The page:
The Planet X Mondo you see here sells for $5150. The frame is carbon, with a tapered head tube, BB386EVO bottom bracket and internal cable routing. The Mondo is equipped with SRAM Red (10-speed, the cassette is SRAM’s 1070 “Force” offering), an FSA K-Force Light BB386 carbon crank, Vittoria Corsa Evo CX tubulars, a Fizik Arione saddle (I switched it to the Velo Miles II seen in the photos) and a some of Planet X’s parts: 50mm-deep carbon tubular wheels; 7050 aluminum handlebar; machined aluminum stem, and carbon seatpost. The website allows the buyer to customize many parts - stem length, bar width - and some bits are upgradable. On my scale, the bike in the photos weighed 15lb. exactly, with pedals and bottle cages.
Not a bad deal, eh? Try finding any bike, made of any material, out there with SRAM Red for $5150, much less one with carbon tubulars, superb tires and a nice saddle.
So, the frame must be super-duper cheap: an open-mold “Cinarello” or something, right? Um, no. Here’s where things get really interesting. The Mondo’s frame is made in Italy by Sarto.
Sarto isn’t a well known brand over here. The name translates to ‘tailor’ which is signified by their logo: scissors with a needle and thread. As the name implies, company specializes in custom bikes. But, according to Sarto’s website, the company was started in the 1950s as a production builder for Italian bike brands like Bottecchia, Guerciotti, Fondriest, Scapin, Pinarello and Moser. It wasn’t until later that Sarto began selling bikes under their own name. The company today specializes in making custom carbon bikes using a tube-to-tube construction method.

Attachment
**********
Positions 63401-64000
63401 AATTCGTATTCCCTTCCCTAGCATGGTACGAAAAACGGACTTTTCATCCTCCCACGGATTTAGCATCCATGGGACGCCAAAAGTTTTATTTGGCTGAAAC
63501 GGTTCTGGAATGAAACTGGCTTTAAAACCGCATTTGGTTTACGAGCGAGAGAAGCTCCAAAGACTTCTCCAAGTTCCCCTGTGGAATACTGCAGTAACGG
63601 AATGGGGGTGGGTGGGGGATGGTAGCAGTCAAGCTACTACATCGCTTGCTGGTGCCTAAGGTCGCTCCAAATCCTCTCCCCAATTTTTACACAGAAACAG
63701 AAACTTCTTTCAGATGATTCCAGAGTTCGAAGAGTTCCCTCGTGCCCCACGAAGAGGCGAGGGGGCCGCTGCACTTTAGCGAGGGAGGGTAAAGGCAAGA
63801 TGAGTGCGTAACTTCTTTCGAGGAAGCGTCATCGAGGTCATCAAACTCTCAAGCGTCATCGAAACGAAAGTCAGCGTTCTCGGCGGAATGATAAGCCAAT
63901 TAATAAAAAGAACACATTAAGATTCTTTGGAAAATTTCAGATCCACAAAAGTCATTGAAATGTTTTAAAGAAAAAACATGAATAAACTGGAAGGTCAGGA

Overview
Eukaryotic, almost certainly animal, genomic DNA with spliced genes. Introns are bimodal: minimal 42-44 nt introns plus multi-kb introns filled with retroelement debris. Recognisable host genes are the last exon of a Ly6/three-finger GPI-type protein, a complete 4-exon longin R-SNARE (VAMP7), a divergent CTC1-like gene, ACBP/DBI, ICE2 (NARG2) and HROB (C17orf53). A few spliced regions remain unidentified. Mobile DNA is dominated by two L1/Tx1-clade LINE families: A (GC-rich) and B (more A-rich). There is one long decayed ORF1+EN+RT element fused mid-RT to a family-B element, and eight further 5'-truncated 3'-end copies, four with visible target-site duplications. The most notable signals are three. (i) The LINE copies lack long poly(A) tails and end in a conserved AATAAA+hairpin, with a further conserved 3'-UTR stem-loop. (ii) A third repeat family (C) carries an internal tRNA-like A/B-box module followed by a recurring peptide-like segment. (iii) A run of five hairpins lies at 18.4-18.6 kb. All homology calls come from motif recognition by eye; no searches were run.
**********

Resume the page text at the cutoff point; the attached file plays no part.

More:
An interesting wrinkle in Sarto’s history is their place as a ‘builder of trust’. Back when bikes were made of metal and used roundish tubes, there were several companies that built custom bikes for professional racers that were then sprayed with the paint and logos of the rider’s team’s sponsor. Because frames used to be so similar under the paint, this was pretty easy to pull off. Cyfac and Pegoretti were builders of trust at one time, and Sarto claims to have build bikes for “Rominger, Moser, Fondriest, Simoni, Rebellin, Ugrumov, and Bartoli” as well as Armstrong’s Fondriest during his short Cofidis stint preceding his cancer diagnosis.
In the age of signature-shaped carbon frames, however, builders of trust all but disappeared. If you’re a rider on Sky and your bike doesn’t have the signature Onda fork and seatstays of a Pinarello Dogma, you’re going to stick out. That’s not the kind of publicity Pinarello wants after shelling out millions of dollars to be Sky’s frame sponsor.
The grapevine chatter I’ve heard about Sarto, however, is they can mimic the shape of almost any carbon bike and do a quiet business building custom frames for professional riders that look almost exactly like the bikes that come from the team’s sponsor.
It’s a fantastic rumor and it could be complete crap. I haven’t been able to confirm. The Sarto site does say, “Presently, Sarto’s frames are being ridden by top pro tour riders whose identity cannot be disclosed for the protection of the sponsoring companies whose paint jobs clothe Sarto’s frames.” This would seem to run afoul of the UCI’s frame sticker program, which, if it’s happening, is probably why no one is willing to say much more about it.
… And now back to the $5150 Planet X Mondo …